[This strategy’s] success must be considered much greater than the alternatives: to engage in politics or direct and speedy revolution. The beauty of this idea is that it is so simple: you only have to live your life in the way you already tell people you want to live it. It does not involve politics, compromises or force, yet it is essentially a controlled revolutionary process towards a much better world.

Counter-economics is a very simple and powerful strategy for creating a truly libertarian world, starting with yourself and your neighborhood. It is a mystery that libertarians do not embrace it, especially considering the alternatives.

Hat tip to Tom Ender for pointing me to this article.

Technorati Tags: ,

Saturday, September 09, 2006

The ultimate secession

From Reuters, yesterday...

WASHINGTON — Earthlike planets covered with deep oceans that could harbor life may be found in as many as a third of solar systems discovered outside of our own, U.S. researchers said on Thursday.

These solar systems feature gas giants known as “Hot Jupiters,” which orbit extremely close to their parent stars — even closer than Mercury to our sun, University of Colorado researcher Sean Raymond said.

The close-orbiting gassy planets may help encourage the formations of smaller, rocky, Earthlike planets, they reported in the journal Science.

“We now think there is a new class of ocean-covered, and possibly habitable, planets in solar systems unlike our own,” Raymond said in a statement. ...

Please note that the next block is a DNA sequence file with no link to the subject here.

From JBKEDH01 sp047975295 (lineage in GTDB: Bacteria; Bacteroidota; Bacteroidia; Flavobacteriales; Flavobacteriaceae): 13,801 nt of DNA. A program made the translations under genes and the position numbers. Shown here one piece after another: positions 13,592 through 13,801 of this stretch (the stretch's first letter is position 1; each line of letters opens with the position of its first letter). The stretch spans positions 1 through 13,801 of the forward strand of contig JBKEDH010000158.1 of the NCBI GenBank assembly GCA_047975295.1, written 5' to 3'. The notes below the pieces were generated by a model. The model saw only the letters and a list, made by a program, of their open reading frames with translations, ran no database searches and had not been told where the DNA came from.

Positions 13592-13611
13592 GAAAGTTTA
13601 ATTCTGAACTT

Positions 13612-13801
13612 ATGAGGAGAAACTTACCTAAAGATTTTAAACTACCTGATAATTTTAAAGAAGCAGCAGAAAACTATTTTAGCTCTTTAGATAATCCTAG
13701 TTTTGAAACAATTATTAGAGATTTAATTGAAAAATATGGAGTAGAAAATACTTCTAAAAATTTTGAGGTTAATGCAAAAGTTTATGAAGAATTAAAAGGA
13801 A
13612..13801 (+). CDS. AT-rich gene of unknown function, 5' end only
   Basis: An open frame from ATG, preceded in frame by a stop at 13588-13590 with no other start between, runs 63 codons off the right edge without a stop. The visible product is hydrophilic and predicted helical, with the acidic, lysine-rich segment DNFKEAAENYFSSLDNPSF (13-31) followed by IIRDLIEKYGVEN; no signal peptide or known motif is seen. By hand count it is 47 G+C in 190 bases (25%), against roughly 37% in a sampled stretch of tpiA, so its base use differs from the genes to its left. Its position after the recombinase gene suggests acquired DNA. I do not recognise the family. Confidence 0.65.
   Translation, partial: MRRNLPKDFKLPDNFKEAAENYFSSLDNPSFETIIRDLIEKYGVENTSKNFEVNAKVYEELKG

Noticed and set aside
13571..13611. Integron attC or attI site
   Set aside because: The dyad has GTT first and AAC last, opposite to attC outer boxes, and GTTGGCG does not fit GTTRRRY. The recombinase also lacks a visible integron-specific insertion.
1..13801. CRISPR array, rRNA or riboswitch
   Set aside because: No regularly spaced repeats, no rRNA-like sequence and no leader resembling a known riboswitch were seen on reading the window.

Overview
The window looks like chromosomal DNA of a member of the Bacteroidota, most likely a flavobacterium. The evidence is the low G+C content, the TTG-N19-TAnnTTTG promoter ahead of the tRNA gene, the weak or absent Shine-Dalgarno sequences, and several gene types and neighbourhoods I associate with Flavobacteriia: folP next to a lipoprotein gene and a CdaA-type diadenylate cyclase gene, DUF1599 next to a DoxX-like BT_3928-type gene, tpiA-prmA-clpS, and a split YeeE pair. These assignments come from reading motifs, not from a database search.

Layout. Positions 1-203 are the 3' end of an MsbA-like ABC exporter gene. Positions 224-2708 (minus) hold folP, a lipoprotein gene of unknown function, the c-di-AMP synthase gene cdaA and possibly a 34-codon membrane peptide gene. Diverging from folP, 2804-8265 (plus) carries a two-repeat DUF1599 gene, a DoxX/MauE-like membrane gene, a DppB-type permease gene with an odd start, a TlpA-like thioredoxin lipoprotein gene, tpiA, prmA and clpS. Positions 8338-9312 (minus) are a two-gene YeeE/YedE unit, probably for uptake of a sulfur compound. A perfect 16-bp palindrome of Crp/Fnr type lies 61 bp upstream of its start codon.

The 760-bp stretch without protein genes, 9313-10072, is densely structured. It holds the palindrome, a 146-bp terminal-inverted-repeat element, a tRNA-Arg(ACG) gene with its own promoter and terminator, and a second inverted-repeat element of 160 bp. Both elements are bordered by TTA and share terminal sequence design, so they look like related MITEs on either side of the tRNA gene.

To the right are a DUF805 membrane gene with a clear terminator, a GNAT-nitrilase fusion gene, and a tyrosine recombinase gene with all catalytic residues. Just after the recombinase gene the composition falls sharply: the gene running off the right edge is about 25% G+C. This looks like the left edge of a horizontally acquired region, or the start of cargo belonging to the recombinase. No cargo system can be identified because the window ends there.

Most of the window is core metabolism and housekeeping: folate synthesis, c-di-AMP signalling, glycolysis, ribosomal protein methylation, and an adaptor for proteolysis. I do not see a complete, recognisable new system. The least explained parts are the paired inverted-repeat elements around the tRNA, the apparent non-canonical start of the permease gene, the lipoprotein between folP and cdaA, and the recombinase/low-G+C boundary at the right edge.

“I think there are definitely habitable planets out there,” Raymond said. “But any life on these planets could be very different from our. There are a lot of evolutionary steps in between the formation of such planets in other systems and the presence of life forms looking back at us.”

As many as 40 percent of the 200 or so known planets around other stars are Hot Jupiters, the researchers said.

So let's start working at getting off this friggin' rock! Spaceward, ho!

Tuesday, September 05, 2006

Did Brad Linaweaver really "wake up"?

“On September 11, 2001, I became unhinged and forgot what I’d spent a lifetime learning,” confesses Brad Linaweaver in his new book, Post-Nationalism: George W. Bush as President of the World. “I became such a strong supporter of American military responses that fellow libertarian science-fiction author L. Neil Smith concluded that I had become a neo-con. Me, a neo-con!”